It was just before Christmas about nine years ago. I was at The Streets at Southpoint, an indoor-outdoor mall in Durham, N.C. It was a pretty mall, with a pedestrian street that was lined with stores glittering like Rockefeller Center. The bounty of the season was everywhere. The aroma of hot cider from the kiosk and the carols swelling up from the loudspeakers disguised as rocks along the path enveloped the crowd, who were bundled like they were trekking on an expedition to the North Pole.
I was trying to figure out what to get my mother, my father, my brothers, my sister, and my wife for Christmas. I confess that I rarely find things at the mall that make suitable gifts; however, I’ve always taken comfort in browsing and confirming my suspicion that this was not where I wanted to make my purchases. I guess this sort of made me an outsider, in a way. While I was glad to be surrounded by the holiday cheer, I did feel a bit disconnected. If I was honest with myself, I was actually a little sad and couldn’t put an finger on the reason.
Then, as I walked down the path past a Crate & Barrel, I saw The Children’s Store. Moms and dads were bustling in and out. As I stood outside the store, peering in the display window at the reindeer jumpers, elf pajamas and angelic ball gowns for little girls, I could see my reflection in the glass. Looking through my own reflection at the warm holiday interior, I began to feel like a ghost: empty, vacant, barely a whisper. I felt like the Ghost of the Christmas That Would Never Be.
For people who have lost a loved one, for those separated from their families, for those without a family, with financial woes, with illness … we all know this is a tough time of year for some people. Watching other people, happy families apparently living the life of which you’ve been deprived, can seem particularly unfair, or make you feel like a failure if you’ve not achieved these things.
This time of year can be especially difficult for people suffering from infertility. All the hopeless feelings, all the lonely feelings of isolation that infertility brings are magnified by the merriment of the season, the energy and bustle, the long lines at toy stores, by the crowds of twittering kids waiting to sit on Santa’s knee. All the holiday cheer can seem to mock the pain of childlessness.
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To make matters worse, if you feel like you’re on the outside of all of this holiday fun and you see someone who is apparently blessed in ways that you are not, and you hear them complain about what seem to you trivial issues of the season… it can just make you mad.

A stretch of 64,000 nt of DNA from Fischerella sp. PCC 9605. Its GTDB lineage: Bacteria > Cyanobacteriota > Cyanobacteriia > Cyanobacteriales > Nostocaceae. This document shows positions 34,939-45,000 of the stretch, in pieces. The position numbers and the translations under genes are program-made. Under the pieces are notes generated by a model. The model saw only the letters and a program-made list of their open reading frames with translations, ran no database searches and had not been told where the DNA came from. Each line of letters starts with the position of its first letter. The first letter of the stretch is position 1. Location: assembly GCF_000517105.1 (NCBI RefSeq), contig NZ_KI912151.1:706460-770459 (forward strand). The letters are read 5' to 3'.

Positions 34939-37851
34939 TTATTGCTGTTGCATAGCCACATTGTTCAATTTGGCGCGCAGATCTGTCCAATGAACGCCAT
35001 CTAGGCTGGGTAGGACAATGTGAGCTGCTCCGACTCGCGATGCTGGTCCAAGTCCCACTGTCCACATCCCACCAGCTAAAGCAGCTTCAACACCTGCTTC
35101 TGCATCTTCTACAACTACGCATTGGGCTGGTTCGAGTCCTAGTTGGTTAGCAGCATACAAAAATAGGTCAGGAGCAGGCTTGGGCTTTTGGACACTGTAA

In the end, most of us really do want to be happy. The question is, how can people with infertility rescue themselves from the sadness the season besets upon them?
Few solutions are perfect, but here are some things I have tried. Here are my suggestions, and I’m open to new ideas:
Own your feelings.
Acknowledge them for what they are and ask yourself if you want them. If so, embrace them. Sometimes we need to do this first, before we can move on. It may be a miserable December, but it may be the first step to healing.
If you do not want these feelings,
you should recognize that you may not be able to completely shake them. You may go for hours or days without the negative feelings resurfacing; however, it doesn’t mean you’ve been defeated when they do.
Focus on what the season is really about for you.
In my family’s tradition, the Christmas season is a reminder of the gifts we have received – even though we were not worthy to have received them. Because of the gift already received, the season is about giving to others. (I know we all have different backgrounds and beliefs, but I do think the spirit of the holidays, joy and peace, can be enjoyed by all. When I was at my lowest, and thought I’d never have a child, I would pray. I did pray that we would be given a child, but more than that I prayed I could find peace in the event that we never did.
If being around children is too much for you,
some people say you should avoid areas that are likely to be filled with them. I find this to be an impractical solution for many people, but you should not feel guilty for protecting yourself.
Consider devoting your time to someone else in need.
This can be healing for you and them.
Get plenty of rest.
Fatigue makes nearly everything worse.
Get plenty of exercise.
This makes you feel vibrant and boosts your metabolism.
Surround yourself with supportive people.
Seek counseling, if needed.
If you’ve wondered if you should get counseling, then you probably should. I know a lot of wonderful people in the Chattanooga area and can make recommendations.
For some people this year, the Christmas season is something to be survived, not enjoyed. If this is you, plan ahead. If you need to, give me a call … do something to help reclaim your life.